Origin is a beautifully told, shocking new way to look at an age-old desire: to live forever, no matter the cost.


   Pia is the first in a race of immortal beings.  Or at least that's the hope of the scientists, who have been injecting her ancestors with serum from a mysterious flower they call Elysia, that finally altered Pia's genetic makeup (she is fifth generation of the experiment).  She has grown up among a top-secret research facility and it's staff, being told how special and perfect she is.  Pia is taught everything scientific she could ever need to know, but everything about the outside world is kept from her.  There is nothing she knows outside of Little Cam.  The mission is noble, all encompassing and more important than anything.  Then on the night of Pia's 17th birthday after the arrival of a vibrant new scientist (Dr. Harriet) who challenges everything she's been taught, she discovers and opening in the electrical fence and decides to explore the jungle, against the rules.  She discovers the native tribe of the Ai'oans and learns that there is more to life than striving for immortality - especially in her growing relationship with Eio, the son of a native woman and a scientist from Little Cam (whose identity he won't reveal).  When all the secrets of Little Cam come spilling out, will Pia choose to stay involved with the scientists research or will she escape to the Ai'oans and be free for the first time in her life?  And what will the cost of the second choice be in the end?  I adored this book.  It was such an interesting concept, even if it wasn't a new one by far.  Scientists trying to engineer an immortal race, animal experiments, cruel mental tests and brainwashing all lent to the realism of Pia's struggles in this book.  I loved that Harriet came into Little Cam, making Pia question her blind obedience and giving her a map of the entire world (something she has never seen before).  Pia's relationships with Eio and his young foster sister Ami are very sweet and so heartbreaking.  The fact that she is able to relate to them, but so far apart due to her exclusion from reality is angering to me individually.  I loved the plot twists involved, although the identity of Eio's Father was pretty obvious from the start of the mystery.  I loved Alai's relationship with Pia and was disappointed when he disappeared for the second half of the book until the very end.  The climax of the novel was full of violence, moral uproar and some very stirringly emotional goodbyes.  The descriptions of the jungle and the compound were very lush and beautiful for someone who had never been there before writing the book!  I loved the philosophical questions this book raises so effortlessly, while it worldbuilds around the reader.  I would highly recommend this to people who like sci-fi, but aren't hardcore fans and want a very fast-paced mystery/adventure book with elements of sci-fi included.  I really loved this book and if anything my only complaint would be that it ended and that it left us hanging as to the endings of Pia, Eio and Harriet's individual stories after the fall of Little Cam.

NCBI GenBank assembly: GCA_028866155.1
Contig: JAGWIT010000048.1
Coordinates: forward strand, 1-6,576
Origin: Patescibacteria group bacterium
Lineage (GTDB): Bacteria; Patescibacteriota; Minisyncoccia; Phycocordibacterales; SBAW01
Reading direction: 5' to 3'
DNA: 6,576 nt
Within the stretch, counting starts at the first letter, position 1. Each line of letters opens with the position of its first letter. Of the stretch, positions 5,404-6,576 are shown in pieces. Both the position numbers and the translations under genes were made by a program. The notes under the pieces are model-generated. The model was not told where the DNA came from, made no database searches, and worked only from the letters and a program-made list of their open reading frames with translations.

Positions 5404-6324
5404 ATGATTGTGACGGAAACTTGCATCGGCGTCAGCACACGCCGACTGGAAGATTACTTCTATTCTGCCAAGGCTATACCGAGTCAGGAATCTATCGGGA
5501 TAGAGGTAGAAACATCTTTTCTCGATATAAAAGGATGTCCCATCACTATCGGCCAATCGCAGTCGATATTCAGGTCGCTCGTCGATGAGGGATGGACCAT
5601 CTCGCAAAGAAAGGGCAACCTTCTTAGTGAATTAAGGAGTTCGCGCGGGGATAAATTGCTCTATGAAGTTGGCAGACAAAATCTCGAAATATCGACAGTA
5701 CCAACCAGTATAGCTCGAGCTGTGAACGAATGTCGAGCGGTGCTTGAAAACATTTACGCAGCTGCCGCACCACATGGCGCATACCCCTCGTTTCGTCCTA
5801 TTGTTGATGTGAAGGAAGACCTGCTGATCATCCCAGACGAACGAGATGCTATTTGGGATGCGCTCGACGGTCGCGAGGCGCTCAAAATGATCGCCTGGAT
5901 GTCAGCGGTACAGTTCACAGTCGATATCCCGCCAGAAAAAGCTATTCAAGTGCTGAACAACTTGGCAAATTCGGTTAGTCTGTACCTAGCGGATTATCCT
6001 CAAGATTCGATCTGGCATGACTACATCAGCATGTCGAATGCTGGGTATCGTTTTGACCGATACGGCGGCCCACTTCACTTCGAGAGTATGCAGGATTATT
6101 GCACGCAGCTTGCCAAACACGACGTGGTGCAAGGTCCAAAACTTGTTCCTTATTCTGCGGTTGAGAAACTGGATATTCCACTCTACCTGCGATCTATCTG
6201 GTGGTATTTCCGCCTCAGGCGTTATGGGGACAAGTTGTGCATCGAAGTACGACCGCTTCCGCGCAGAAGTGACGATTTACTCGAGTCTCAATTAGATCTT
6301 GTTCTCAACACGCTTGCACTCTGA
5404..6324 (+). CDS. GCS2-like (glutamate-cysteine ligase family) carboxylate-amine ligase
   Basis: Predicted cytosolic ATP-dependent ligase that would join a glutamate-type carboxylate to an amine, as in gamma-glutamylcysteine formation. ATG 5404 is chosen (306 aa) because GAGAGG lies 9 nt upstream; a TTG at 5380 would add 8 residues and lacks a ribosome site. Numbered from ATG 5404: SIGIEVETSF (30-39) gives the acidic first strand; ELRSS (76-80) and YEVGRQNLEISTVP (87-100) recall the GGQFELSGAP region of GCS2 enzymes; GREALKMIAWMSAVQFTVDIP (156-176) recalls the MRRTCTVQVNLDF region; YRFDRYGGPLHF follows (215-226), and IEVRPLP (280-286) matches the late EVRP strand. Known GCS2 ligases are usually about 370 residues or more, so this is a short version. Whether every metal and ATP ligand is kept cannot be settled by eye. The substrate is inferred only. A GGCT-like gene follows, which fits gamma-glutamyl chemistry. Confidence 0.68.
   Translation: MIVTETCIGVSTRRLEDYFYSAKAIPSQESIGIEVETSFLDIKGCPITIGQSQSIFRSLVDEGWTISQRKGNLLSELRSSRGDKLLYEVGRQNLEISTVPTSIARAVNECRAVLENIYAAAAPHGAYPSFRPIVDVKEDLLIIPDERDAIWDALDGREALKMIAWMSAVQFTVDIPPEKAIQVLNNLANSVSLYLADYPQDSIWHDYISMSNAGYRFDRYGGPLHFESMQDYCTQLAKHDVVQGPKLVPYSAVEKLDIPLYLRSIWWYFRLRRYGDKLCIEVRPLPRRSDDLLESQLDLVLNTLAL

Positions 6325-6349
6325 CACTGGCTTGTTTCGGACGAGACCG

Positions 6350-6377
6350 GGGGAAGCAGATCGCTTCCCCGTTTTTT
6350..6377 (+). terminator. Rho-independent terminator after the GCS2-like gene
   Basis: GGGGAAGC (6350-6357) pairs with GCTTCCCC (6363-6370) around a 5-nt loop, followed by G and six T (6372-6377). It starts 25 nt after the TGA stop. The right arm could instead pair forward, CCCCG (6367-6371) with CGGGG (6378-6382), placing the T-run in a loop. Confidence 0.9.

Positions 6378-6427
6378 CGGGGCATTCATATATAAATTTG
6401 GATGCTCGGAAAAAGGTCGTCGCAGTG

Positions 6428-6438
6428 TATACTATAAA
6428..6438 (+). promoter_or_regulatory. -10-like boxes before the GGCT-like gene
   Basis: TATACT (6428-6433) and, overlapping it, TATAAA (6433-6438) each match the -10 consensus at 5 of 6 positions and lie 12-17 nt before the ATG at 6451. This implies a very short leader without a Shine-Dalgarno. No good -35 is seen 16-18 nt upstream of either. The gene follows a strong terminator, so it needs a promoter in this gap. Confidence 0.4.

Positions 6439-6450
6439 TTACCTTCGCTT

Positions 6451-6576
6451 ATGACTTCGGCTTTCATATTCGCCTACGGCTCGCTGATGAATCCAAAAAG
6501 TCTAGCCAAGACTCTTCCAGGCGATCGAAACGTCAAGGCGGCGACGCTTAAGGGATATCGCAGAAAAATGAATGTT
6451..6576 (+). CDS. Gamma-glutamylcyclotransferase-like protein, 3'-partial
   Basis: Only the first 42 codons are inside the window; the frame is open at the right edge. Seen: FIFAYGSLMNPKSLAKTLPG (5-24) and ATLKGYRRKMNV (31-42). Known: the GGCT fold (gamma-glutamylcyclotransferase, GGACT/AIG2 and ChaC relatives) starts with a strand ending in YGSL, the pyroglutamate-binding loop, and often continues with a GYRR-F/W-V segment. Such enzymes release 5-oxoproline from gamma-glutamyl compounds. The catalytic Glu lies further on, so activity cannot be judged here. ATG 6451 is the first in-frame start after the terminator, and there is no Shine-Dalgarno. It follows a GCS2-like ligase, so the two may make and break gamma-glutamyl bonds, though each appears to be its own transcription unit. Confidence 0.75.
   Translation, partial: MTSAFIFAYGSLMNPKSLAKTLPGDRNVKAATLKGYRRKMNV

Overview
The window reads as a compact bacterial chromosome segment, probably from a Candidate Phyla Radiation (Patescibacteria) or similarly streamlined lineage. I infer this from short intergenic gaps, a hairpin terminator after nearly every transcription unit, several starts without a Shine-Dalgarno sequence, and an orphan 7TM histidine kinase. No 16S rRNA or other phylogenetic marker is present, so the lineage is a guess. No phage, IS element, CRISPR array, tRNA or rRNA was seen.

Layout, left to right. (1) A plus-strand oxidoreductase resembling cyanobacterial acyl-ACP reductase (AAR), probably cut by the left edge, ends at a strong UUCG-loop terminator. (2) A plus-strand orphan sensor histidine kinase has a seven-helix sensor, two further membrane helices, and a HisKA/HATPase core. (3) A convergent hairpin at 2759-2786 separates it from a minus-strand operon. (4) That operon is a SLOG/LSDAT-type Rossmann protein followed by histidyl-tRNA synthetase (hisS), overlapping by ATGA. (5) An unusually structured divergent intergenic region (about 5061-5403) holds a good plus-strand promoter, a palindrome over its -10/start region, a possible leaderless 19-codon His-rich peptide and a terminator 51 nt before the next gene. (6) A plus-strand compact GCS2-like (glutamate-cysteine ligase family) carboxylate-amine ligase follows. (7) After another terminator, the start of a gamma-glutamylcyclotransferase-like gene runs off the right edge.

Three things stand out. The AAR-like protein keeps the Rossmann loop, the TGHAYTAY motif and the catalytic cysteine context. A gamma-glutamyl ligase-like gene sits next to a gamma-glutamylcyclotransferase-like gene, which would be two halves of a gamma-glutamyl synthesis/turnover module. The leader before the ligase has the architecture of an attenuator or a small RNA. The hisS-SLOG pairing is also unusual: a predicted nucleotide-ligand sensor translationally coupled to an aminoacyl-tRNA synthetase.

VERDICT:  4.85/5  Stars

*I received an Advanced Reading E-book Copy from the publisher, via NetGalley. No money or favors were exchanged for this review. This book was published September 4th, 2012.*

Kinfolk, But Not By Blood...

Published: July 31st, 2012
Otherkin (Otherkin # 1)
By: Nina Berry
ISBN-13: 9780758276919

I thought I knew myself. Then I met Caleb.

Dez is a good girl who does as she’s told and tries not to be noticed.
Then she rescues a boy from a cage, and he tells her secrets about herself.
Now inside her burns a darkness that will transform her.

Everything is about to change -- and neither Caleb, nor the Otherkin, nor those who hunt them are prepared for what Dez will unleash.